We reached the Batangas Pier and managed to find the bangka we were riding in, which already carried our other five companions: the siblings Joan, Jona, and Jesa; Dione, our captain, and her friend Fe. It was Dione who pretty much organized the trip, and Clark and I and Jordan just pretty much strung ourselves along. The ferry was supposed to leave at 8AM; unfortunately, Filipino time dictated that we leave just before 10, which meant that we were stuck on a bobbing boat, the engine enthusiastically thrumming to the point where I could feel my teeth chattering, and the mid-morning heat squarely on whatever parts of out bodies were exposed, for about an hour and a half. Thankfully, the waters were quite calm when we docked at the shores of White Sand Beach. I could feel the heat seeping into my skin and boiling my blood alive.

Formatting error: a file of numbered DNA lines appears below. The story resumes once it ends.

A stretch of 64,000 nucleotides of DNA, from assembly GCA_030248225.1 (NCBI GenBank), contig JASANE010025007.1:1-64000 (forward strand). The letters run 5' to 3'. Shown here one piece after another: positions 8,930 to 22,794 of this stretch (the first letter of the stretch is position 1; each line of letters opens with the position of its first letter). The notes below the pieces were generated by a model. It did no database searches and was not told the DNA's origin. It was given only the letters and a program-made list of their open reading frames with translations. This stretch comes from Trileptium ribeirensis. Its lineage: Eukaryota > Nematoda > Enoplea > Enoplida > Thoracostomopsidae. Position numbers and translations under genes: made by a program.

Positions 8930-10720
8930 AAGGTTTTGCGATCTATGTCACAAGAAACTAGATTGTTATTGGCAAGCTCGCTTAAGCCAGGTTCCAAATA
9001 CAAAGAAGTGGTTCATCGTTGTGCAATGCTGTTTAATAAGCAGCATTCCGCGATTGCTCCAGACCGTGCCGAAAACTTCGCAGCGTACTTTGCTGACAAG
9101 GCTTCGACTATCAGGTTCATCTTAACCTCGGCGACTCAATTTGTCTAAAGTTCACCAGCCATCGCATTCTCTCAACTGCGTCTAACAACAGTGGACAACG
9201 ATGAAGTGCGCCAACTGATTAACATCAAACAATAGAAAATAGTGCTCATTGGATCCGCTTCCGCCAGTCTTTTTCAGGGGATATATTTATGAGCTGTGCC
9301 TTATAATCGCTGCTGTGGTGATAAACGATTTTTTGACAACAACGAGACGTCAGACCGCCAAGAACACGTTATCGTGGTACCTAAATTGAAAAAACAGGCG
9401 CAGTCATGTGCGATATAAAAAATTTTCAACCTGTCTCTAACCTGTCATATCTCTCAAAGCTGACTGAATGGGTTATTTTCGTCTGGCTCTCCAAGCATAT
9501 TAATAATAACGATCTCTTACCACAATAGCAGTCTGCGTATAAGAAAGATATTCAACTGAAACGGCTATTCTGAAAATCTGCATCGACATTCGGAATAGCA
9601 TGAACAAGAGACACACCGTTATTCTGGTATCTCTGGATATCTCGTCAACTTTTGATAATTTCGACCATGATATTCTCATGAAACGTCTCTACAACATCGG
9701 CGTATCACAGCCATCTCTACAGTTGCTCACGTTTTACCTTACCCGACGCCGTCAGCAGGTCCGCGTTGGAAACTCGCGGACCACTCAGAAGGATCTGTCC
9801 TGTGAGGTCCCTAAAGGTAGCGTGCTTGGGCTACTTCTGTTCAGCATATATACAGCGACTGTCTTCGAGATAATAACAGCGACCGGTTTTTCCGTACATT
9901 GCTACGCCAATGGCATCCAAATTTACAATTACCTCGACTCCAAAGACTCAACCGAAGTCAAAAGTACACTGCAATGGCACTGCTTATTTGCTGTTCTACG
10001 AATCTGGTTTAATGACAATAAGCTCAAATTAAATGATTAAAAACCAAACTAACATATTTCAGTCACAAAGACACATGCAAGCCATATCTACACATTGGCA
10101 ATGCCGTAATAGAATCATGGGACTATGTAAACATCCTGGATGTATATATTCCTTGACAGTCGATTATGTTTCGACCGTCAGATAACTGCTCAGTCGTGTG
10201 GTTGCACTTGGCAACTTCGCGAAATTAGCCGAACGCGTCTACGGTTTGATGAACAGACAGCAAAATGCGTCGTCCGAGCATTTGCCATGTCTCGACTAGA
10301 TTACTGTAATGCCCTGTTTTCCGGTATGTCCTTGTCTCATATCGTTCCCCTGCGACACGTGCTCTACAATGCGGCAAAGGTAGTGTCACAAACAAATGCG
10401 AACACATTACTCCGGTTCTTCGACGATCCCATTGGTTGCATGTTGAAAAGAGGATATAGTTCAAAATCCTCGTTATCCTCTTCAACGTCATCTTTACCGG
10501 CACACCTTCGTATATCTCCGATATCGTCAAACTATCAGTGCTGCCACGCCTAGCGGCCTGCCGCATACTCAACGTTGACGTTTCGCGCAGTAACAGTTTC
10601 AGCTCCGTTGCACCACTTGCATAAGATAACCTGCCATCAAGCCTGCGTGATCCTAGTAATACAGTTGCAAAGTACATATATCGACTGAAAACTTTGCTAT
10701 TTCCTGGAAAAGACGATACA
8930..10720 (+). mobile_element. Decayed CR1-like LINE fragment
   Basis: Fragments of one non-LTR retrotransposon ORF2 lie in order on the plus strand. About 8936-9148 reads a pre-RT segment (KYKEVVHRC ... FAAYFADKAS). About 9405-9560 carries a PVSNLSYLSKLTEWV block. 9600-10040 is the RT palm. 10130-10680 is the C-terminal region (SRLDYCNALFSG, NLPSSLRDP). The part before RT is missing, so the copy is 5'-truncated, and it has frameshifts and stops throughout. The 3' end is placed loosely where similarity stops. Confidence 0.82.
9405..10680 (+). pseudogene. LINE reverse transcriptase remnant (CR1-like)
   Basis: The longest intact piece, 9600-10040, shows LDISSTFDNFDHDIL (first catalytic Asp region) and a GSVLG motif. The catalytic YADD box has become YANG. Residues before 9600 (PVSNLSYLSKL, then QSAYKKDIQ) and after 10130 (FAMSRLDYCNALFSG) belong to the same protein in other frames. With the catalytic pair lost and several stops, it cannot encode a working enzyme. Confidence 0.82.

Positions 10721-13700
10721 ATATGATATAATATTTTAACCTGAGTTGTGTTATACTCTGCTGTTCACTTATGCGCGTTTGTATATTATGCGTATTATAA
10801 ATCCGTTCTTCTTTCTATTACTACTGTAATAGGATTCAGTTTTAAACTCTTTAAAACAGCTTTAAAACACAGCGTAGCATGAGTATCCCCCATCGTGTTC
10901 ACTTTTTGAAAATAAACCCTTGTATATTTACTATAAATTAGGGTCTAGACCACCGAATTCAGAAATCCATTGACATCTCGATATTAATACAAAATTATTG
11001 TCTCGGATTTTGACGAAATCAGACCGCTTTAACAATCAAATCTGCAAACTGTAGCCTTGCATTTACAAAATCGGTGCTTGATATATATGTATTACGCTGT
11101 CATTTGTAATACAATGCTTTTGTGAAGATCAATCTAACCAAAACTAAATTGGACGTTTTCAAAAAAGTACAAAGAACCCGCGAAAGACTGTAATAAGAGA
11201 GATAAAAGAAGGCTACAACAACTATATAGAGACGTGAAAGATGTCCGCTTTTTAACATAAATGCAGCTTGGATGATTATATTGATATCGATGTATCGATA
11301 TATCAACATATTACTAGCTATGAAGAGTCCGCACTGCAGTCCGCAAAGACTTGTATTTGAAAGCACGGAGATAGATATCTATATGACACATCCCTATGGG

Bangera Inn was a small, unobtrusive white building squashed somewhere between two other inns, and you could reach it by ducking through a couple of bars and alleys. It was quaint and charming, with sloping white walls and a colorful clay tile floor. There was a wide wooden staircase that spiraled three storeys up, with two lobbies where people were encouraged to have their meals or simply gather around to have a good time. Stained glass windows occasionally decorated the walls, and ornate iron grills and sconces completed the Caribbean feel of the entire place. The rooms weren't so bad themselves: a large wooden cabinet and a television set (cable, of course) were provided, as well as two queen-sized beds. The bathroom was quite large and comfortable as well, with a hot and cold knob, and the airconditioning was nice and strong. The eight of us paid Php 1,000 for the three-day, two-night stay, with options for cooking and laundry at the back of the inn. Kuya Arman, the owner, was also kind enough to provide us with space in the refrigerator for our groceries and meats, a cooler for the vegetables, and ice water. ^_^